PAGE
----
Your diet and your heart attack risk



You are what you eat. And this study indicates that diet can determine the risk of heart attacks – in a global scale.So what’s your typical diet?

Canadian researchers at McMaster University reported in the Circulation: Journal of the American Heart Association their results after studying the dietary patterns and heart attack rates in 52 countries. And it’s bad news for the Western diet.

The researchers could group dietary patterns in the world into three categories, namely:

  • The oriental diet is characterized by higher intake of tofu, soy and other sauces;
  • The prudent diet is characterized by higher intake of fruits and vegetables; and
  • The Western diet is characterized by higher intake of fried foods, salty snacks, eggs and meat.

“The objective of this study was to understand the modifiable risk factors of heart attacks at a global level” according to lead researcher Salim Yusuf.

A long term study on diet and heart disease risks conducted on a global scale is not feasible in terms of costs and logistics. However, the researchers came up with a feasible alternative. It entailed interviewing heart attack patients in different countries using a questionnaire which included a dietary risk scores.

The data analyzed was part of the INTERHEART study. It documented the relationship of various risk factors and heart attack risks in more than 16,000 people in 52 countries. The Canadian study analyzed 5,761 cases of heart attack and compared them to 10,646 people without known heart disease used as study controls.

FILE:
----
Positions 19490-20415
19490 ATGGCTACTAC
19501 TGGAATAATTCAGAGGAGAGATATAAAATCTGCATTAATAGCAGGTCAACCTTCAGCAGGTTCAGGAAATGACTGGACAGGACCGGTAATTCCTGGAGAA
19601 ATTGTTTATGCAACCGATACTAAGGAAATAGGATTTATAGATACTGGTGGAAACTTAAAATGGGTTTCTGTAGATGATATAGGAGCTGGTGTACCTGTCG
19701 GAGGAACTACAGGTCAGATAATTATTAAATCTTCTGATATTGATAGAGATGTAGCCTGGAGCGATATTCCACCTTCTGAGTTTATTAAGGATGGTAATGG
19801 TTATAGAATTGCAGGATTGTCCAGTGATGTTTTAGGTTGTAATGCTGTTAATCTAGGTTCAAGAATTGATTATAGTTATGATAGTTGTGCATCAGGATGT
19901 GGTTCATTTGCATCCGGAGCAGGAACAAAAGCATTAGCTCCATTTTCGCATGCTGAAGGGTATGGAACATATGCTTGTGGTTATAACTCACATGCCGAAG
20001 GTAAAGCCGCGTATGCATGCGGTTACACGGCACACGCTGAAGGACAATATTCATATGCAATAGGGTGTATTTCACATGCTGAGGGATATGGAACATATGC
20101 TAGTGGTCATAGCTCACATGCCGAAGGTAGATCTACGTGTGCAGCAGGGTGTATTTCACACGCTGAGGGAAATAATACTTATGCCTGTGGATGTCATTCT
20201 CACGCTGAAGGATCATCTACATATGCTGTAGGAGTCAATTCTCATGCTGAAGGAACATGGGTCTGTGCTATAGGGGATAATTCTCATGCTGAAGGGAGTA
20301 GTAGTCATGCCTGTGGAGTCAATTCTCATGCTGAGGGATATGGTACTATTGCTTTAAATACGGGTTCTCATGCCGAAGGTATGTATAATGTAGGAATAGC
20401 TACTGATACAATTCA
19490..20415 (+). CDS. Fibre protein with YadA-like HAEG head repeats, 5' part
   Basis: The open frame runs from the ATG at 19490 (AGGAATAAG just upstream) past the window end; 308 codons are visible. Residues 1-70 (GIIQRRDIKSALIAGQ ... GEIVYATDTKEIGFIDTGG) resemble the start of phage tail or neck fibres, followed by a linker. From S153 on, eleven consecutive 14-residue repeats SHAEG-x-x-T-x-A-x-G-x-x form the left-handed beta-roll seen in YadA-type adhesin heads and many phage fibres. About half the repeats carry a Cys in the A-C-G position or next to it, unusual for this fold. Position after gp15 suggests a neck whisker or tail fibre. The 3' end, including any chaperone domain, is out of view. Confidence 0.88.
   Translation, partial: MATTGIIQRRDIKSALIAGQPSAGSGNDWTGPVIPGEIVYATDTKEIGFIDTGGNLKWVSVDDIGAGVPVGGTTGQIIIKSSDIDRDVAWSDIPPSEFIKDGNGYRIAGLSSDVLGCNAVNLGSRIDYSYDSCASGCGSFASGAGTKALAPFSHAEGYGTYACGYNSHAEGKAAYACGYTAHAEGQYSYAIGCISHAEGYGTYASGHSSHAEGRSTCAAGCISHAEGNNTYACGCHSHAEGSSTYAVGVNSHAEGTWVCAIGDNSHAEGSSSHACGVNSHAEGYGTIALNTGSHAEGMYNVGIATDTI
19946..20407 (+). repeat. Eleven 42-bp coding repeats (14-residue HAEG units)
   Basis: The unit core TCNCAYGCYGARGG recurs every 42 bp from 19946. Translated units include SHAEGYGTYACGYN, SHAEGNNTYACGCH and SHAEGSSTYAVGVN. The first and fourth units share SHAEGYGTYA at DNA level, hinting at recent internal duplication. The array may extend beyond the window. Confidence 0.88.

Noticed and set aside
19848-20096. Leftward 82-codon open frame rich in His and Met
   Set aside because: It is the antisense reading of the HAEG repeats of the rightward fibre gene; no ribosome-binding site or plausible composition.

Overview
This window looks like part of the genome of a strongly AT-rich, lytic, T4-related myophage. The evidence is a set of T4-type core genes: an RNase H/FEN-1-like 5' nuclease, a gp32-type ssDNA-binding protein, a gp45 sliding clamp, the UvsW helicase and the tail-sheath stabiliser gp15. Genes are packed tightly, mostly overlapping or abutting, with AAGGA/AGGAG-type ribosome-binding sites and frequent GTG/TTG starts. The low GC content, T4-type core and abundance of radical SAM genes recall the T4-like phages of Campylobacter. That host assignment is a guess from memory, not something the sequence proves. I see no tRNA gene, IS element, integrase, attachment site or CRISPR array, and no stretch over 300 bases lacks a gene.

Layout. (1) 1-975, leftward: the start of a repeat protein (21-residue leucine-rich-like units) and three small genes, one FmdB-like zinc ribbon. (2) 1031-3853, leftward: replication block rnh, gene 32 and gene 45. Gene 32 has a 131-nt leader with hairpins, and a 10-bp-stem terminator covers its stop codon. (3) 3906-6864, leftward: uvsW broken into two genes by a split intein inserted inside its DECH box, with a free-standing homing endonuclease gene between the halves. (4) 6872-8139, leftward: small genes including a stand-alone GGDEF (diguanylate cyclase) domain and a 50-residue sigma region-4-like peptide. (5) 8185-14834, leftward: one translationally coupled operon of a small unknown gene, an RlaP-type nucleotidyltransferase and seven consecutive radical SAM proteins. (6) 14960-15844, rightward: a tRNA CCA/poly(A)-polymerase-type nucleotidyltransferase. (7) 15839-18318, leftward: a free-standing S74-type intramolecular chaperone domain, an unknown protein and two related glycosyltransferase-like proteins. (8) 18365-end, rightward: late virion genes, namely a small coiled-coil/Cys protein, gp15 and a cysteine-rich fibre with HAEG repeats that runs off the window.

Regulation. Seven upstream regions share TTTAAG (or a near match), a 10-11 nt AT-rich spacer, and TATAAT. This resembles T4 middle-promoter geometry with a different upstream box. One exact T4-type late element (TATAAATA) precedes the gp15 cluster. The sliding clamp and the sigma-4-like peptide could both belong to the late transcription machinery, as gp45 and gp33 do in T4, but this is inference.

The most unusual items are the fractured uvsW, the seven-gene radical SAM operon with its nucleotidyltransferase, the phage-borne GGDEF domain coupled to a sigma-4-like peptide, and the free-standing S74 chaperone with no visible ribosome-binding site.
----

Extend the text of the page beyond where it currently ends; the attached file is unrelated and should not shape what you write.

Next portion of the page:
The results can be summarized as follows, after adjusting for known risk factors:

Now, you may ask, where does the so-called Mediterranean diet fit in?

Unfortunately, it seems that this diet, which complied with the World Health’s Organization’s (WHO) nutritional recommendations supposedly the most well-suited diet for cardiovascular health, is longer what it used to be, according to this report in the International Herald Tribune.

The traditional diet which is rich in vegetables, fruit, whole grains, olive oil and a bit of wine consumed on a daily basis is all but non-existent. It has been replaced by fast food rich in red meat, poultry, and trans fat.

The fact is that the Mediterranean diet, which has been associated with longer life spans and lower rates of heart disease and cancer, is in retreat in its home region. Today it is more likely to be found in the upscale restaurants of London and New York than among the young generation in places like Greece, where two-thirds of children are now overweight and the health effects are mounting,” the report continues.

Photo credit: stock.xchng

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NOTE: The contents in this blog are for informational purposes only, and should not be construed as medical advice, diagnosis, treatment or a substitute for professional care. Always seek the advice of your physician or other qualified health professional before making changes to any existing treatment or program. Some of the information presented in this blog may already be out of date.
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